If you or your loved one has trouble reading, writing, understanding spoken language, speaking, or swallowing, you may need help from a speech language pathologist (SLP). Language difficulties arise out of a variety of health problems, including strokes, head trauma, cancer, Parkinson’s, Alzheimer’s, multiple sclerosis, and amyotrophic lateral sclerosis (ALS). It only makes sense then that the services provided by SLPs are equally diverse. Among these services is speech therapy. Medicare can help pay the cost for speech therapy, making the process of helping you or your loved one communicate less financially demanding.
Anyone with Part B Medical Insurance can have medically necessary outpatient SLP therapy costs covered, to a certain extent. As of 2016, there are “therapy cap limits” for both speech therapy and physical therapy. Once the combined cost for both therapies exceeds $1,950 Medicare stops paying. This can pose a problem if your condition causes both language and mobility issues (as with a stroke or Parkinson’s).
Until you hit the cap, you will generally pay 20% of the Medicare-approved amount for your medical service. Your deductible, coinsurance, and what Medicare covers for your medical care all can contribute to the $1,950 therapy cap. You should speak with your SLP about what your specific item or service will cost. Medicare-covered therapies may include:
- Voice production
- Auditory training
- Speech reading
- Reading comprehension training
- Education and counseling on communication strategies
- Oral and writing rehabilitation
- Treatments for dysphasia (difficulty swallowing)
As with all Medicare coverage, you should get services from a doctor who agrees to be paid for their service directly by Medicare. Understand that your costs may change depending on your location and medical facility.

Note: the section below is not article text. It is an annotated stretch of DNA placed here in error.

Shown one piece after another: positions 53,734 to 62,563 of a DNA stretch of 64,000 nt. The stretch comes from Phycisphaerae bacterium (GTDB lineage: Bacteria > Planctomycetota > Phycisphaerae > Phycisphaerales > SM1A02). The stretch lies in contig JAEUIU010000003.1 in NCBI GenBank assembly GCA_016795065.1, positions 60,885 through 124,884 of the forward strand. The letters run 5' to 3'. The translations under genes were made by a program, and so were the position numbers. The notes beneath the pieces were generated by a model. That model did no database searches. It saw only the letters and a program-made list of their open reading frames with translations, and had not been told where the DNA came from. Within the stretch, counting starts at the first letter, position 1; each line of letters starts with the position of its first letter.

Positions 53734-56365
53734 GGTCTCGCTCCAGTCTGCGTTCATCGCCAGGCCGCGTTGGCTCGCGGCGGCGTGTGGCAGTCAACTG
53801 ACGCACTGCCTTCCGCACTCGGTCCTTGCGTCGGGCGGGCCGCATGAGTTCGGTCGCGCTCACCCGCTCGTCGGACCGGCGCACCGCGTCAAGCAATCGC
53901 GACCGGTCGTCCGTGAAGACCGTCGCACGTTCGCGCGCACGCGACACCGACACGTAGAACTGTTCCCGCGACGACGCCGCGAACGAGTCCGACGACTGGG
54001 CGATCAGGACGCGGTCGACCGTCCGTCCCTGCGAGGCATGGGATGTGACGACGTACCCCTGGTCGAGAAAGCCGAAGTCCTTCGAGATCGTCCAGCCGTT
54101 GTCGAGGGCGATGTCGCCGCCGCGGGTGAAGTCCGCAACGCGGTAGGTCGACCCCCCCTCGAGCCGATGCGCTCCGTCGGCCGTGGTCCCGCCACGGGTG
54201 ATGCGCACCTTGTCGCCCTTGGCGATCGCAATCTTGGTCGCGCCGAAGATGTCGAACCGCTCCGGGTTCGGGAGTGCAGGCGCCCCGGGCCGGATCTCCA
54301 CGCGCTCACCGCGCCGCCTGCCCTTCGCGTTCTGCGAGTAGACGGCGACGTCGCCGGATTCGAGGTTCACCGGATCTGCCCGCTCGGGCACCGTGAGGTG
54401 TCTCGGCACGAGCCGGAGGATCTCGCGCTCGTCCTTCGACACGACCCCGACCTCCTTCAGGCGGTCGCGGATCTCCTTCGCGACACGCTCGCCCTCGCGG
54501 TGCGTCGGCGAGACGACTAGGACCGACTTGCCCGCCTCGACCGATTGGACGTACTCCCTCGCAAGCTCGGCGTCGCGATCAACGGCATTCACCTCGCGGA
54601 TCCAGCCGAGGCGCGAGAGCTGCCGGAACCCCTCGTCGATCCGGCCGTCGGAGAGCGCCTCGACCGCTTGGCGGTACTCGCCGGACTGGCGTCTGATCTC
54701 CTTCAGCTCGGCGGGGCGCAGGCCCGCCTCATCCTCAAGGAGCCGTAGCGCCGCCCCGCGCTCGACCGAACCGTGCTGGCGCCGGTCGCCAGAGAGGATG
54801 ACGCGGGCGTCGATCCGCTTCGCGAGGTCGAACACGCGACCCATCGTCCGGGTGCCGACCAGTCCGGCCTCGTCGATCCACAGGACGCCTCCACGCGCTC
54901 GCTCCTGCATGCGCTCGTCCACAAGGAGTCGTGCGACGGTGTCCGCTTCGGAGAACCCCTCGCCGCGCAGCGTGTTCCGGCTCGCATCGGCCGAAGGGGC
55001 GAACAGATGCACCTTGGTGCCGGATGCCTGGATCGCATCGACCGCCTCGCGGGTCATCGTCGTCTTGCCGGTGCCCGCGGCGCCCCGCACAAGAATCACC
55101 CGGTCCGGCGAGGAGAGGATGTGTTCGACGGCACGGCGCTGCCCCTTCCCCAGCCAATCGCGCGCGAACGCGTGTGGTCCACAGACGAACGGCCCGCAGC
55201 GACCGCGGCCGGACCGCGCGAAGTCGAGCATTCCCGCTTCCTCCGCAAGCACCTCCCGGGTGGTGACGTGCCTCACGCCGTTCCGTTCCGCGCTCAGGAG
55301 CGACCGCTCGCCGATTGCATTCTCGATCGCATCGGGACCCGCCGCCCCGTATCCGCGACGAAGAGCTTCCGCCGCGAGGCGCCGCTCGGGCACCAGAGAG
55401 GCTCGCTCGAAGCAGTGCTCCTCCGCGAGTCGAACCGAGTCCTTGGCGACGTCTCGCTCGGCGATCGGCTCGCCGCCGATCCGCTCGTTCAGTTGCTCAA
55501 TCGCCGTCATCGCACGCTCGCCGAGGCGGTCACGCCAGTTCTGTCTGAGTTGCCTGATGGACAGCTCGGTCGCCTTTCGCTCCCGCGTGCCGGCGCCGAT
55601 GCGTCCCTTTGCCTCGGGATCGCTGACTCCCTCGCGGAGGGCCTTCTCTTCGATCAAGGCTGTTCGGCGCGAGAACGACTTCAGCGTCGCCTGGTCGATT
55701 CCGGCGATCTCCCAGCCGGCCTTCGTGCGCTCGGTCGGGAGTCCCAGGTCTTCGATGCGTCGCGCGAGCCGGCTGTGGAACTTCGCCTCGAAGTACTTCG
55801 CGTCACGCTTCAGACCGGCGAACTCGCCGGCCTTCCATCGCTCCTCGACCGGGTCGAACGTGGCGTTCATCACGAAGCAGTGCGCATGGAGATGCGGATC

Petitioning for more services
Even after you hit the $1,950 therapy cap, you still have options to get Medicare to pay for your speech therapy. If you need to petition for an exception to the therapy cap limit, your SLP must first document the medical necessity of your continued treatment in your medical record. Next, they must indicate this information on your Medicare claim. After this is completed successfully, Medicare should continue to cover 80% of therapy costs for an additional $3,700. When your outpatient therapy exceeds this $3,700 threshold, then a Medicare contractor may review your medical records, checking for medical necessity. If any part of your therapy isn’t medically necessary, your SLP should give you a notice called the “Advance Beneficiary Notice of Noncoverage.” This notice lets you choose whether to have therapy that isn’t covered by Medicare.
Who is administering your speech therapy matters a great deal for Medicare coverage. Medicare will only cover your speech therapy administered by a qualified speech-language pathologist. They must be either certified by the American Speech-Language Hearing Association or obtaining supervised experience for that certification. Medicare will not cover therapy administered by a language pathology assistant (even if they’re licensed in their state) because they provide what Medicare considers unskilled medical service. Similarly, any speech therapy services you get from an aid (even if supervised by a SLP) will be considered unskilled services and not covered by Medicare